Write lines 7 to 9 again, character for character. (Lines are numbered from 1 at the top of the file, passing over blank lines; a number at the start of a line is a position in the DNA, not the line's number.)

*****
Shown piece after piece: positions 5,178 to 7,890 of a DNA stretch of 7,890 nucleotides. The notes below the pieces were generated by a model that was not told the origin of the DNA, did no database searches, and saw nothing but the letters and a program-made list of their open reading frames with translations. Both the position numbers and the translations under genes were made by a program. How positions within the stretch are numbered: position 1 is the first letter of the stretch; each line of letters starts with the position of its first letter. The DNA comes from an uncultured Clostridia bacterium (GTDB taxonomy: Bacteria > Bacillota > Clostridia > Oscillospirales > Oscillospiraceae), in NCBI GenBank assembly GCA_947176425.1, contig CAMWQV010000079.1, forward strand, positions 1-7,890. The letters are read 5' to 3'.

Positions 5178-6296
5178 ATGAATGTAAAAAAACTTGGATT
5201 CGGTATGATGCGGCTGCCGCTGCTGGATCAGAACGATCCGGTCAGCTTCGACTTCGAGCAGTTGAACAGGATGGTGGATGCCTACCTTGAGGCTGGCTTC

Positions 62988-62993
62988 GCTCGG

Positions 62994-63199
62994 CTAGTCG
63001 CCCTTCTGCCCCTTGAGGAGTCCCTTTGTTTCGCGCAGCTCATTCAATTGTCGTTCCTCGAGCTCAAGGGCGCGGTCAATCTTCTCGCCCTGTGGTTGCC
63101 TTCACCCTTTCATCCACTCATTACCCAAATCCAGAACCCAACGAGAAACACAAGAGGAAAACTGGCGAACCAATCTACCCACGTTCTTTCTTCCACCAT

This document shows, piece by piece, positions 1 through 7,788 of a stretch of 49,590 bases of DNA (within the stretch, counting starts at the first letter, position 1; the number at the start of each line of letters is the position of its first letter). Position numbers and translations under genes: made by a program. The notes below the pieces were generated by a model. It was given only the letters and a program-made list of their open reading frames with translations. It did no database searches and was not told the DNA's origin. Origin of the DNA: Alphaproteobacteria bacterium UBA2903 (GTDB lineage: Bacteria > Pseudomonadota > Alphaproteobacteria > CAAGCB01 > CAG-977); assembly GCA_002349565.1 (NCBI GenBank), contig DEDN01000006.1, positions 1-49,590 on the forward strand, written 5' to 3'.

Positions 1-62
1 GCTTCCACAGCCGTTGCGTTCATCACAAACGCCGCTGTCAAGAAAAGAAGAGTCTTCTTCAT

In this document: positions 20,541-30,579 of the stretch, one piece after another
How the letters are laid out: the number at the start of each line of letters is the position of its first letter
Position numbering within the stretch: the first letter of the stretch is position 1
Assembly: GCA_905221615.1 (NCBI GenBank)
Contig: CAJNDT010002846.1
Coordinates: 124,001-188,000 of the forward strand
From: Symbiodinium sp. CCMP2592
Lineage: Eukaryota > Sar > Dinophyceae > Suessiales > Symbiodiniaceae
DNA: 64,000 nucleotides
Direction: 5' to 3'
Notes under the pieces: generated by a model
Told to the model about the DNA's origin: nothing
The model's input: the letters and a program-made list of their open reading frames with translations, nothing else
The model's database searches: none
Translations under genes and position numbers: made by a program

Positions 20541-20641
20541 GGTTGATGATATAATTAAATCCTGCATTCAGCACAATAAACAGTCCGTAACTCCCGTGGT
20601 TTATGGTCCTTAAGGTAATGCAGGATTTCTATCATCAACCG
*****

Positions 62994-63199
62994 CTAGTCG
63001 CCCTTCTGCCCCTTGAGGAGTCCCTTTGTTTCGCGCAGCTCATTCAATTGTCGTTCCTCGAGCTCAAGGGCGCGGTCAATCTTCTCGCCCTGTGGTTGCC